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How to Create a Map with Open Data: The Ultimate Map of French Cheese

Données hétérogènes

This week, OpenDataSoft has cooked something special. After studying the Council of Paris, French trains' Open Data, Gender Equality in Europe and the state of Open Data in 2014, OpenDataSoft continues its Open Data Weekly series to show you how to create a map with Open Data. Au menu: the ultimate map of French Cheese, all in Open Data. Grab a piece of baguette and read on!

Brand content manager, Opendatasoft
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The Open Data Map of French Cheese

A beautiful map of French cheese in Open Data

Extracting Data: Scrapping Wikipedia with Python

As soon as we had decided to create this map, the famous General de Gaulle punch line came to our mind:

“How can you govern a country which has two hundred and fifty-eight varieties of cheese?”

To make things even more complex, we had three requirements:

  • Have an exhaustive list.
  • Each cheese should be associated with its production department to streamline geotagging.
  • Get cheeses’ pictures whenever possible.

So we focused on finding a list that would be both exhaustive and hierarchical. This would allow us to easily parse it. After several attempts, we found this incredible list of some 338 cheeses (in French).

How to Create a Map with Open Data

Clement, member of our R&D team, parsed it for us. Using Beautiful Soup Python library, he was able to create a clean CSV containing:

  • The name of each cheese associated with its department of production.
  • The image of each cheese whenever it was available.
  • The type of milk: cow, goat and sheep.
  • Wikipedia pages in English (when available) and in French.

We uploaded our dataset in a popular spreadsheet software for a quick cleaning. Cheese factory names were hiding among cheeses and types of milk needed to be harmonized. Thus:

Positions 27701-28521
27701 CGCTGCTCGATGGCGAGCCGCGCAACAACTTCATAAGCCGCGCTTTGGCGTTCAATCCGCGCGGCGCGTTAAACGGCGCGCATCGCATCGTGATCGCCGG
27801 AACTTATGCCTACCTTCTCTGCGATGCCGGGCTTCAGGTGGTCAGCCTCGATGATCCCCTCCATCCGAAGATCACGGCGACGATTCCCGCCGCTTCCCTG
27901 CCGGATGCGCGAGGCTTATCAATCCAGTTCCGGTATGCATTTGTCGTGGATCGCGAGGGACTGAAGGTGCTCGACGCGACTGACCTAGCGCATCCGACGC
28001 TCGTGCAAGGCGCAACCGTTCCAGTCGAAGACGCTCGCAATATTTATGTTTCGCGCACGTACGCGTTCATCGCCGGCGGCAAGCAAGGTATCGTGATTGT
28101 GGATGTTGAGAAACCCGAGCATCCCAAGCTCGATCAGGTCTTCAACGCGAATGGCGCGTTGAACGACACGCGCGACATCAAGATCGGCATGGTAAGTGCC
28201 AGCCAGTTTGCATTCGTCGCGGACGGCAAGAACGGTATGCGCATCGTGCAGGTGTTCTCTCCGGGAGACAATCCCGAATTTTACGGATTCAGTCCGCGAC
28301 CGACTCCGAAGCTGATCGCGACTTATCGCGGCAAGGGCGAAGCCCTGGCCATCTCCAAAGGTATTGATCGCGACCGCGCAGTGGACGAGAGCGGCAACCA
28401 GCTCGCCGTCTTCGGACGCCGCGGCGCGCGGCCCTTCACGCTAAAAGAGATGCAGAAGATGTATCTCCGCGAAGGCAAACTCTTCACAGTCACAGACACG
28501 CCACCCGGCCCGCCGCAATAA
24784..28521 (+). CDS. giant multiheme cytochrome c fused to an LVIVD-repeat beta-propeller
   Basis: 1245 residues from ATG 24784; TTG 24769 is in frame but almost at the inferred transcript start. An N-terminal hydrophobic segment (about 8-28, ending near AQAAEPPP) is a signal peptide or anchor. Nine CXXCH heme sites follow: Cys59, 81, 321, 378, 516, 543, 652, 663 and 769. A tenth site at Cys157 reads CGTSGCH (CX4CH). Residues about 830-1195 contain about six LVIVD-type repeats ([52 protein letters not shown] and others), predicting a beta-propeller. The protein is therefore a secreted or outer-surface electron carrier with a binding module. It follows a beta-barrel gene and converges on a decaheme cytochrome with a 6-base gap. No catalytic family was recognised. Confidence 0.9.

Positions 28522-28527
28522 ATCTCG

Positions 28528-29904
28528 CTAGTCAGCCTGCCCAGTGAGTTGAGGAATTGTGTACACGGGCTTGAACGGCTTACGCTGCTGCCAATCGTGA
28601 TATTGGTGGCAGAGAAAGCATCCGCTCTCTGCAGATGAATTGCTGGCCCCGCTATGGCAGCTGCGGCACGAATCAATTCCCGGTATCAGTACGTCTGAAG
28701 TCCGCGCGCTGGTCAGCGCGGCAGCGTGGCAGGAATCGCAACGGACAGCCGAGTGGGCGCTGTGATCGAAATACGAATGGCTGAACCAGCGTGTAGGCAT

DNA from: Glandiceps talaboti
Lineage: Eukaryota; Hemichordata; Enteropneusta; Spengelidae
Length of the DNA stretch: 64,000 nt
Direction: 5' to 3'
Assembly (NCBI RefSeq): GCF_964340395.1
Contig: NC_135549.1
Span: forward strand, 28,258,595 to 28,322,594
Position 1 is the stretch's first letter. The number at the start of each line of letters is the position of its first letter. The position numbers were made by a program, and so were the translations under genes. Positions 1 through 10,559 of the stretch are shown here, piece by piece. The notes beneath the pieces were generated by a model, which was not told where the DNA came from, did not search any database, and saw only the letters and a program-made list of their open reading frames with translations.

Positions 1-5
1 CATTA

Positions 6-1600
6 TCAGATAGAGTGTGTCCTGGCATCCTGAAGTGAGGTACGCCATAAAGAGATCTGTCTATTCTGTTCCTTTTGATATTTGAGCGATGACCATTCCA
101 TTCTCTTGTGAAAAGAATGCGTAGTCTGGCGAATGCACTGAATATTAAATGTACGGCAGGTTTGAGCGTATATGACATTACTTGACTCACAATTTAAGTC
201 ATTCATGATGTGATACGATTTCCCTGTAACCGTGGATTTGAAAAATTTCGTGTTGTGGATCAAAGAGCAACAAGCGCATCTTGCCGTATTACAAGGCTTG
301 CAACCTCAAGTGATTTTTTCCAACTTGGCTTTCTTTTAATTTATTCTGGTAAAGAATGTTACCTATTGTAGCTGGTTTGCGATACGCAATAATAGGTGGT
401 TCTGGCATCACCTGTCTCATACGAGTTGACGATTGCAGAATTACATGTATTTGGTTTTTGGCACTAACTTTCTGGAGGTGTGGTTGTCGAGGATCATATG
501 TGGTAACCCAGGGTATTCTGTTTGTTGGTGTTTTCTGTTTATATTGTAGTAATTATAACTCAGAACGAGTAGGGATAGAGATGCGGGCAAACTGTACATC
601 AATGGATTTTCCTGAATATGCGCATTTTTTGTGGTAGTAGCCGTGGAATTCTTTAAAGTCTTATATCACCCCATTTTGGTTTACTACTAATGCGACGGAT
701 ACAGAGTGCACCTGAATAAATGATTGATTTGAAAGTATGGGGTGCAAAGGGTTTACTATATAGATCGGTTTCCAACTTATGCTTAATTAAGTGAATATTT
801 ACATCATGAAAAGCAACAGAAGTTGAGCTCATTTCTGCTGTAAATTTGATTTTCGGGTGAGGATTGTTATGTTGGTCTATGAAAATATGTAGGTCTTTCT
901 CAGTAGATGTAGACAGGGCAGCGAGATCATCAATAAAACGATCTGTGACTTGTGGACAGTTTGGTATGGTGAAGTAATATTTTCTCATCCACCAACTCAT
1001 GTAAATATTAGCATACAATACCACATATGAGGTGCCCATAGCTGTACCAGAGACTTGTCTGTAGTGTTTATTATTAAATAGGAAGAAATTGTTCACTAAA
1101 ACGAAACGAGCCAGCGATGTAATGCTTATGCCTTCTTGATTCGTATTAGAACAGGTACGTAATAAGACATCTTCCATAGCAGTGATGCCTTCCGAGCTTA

• “Montbeliarde Cow” became “Cow Milk”
  • “Fresh Goat Milk” became “Goat Milk”

Uploading data onto a turnkey data platform

After cleaning our CSV, we uploaded The French Cheese Dataset on the OpenDataSoft demo portal.

To point all 338 cheeses on our map, we used one of our native processors to convert department names into coordinates.

How to Create a Map with Open Data and Join Dataset Processor

Our “Joined Dataset” processor

This processor converted all department names into geographical coordinates based on geographical data contained in a second dataset. Even better, the platform automatically completed our dataset with relevant information on the fly.

The platform also converted all image URLs into images to be displayed in an embeddable gallery.

All 338 French cheeses embeddable everywhere.

How to Create a Map with Open Data

To create this beautiful map, we used our Cartograph tool. Cartograph allows our users to layer Open Data from multiple sources on a map within minutes.

All French cheeses on our standard map tiles.

We decided to make things even more fun by creating a specific map background. Nothing easier: a graphic tablet, Illustrator, bright colors and it was all done.

How to Create a Map with Open Data by OpenDataSoft

Having fun with Illustrator and Gifs.

In order to use our illustration as a map background, we used MapTiler. This software converts map illustrations into web standard map tiles. We simply had to point which parts of our custom map were matching MapTiler standard map. We used the northern tip of Corsica, Brest and the east coast of England.

Our only technical requirement was that our illustration had to fit in a 10,000-by-10,000-pixel square. So we limited our custom map to Europe.

We exported our custom map into a standard format: MbTiles. This allowed us to upload it onto our platform via MapBox.

And this is when a problem occurred: a problem that we – French metropolitans – did not foresee.

La Réunion : 6th cheese producer department in France

La Réunion is a French island south of Madagascar. La Réunion is the sixth largest cheese producer in France.

As we were saying earlier, our custom map couldn’t exceed Europe. We were technically limited by our 10,000-by-10,000-pixel square. So, what was our workaround?

In order to keep La Réunion cheeses in the dataset, we hacked the display like this:

  • We kept data related to La Réunion cheeses into the dataset.
  • We filtered out these results to show up on our map.
  • We draw a specific map for la Réunion.

 

How to Create a Map with Open Data: French Reunion Cheese

The most beautiful map of La Réunion cheeses ever designed.

Hopefully, you will find all these fantastic cheeses in the original dataset.

This was a brief example of some key features offered by OpenDataSoft SaaS solution: Cartograph, filters, picture galleries… The OpenDataSoft platform makes it super-easy to publish datasets as data visualizations and APIs within a few clicks.

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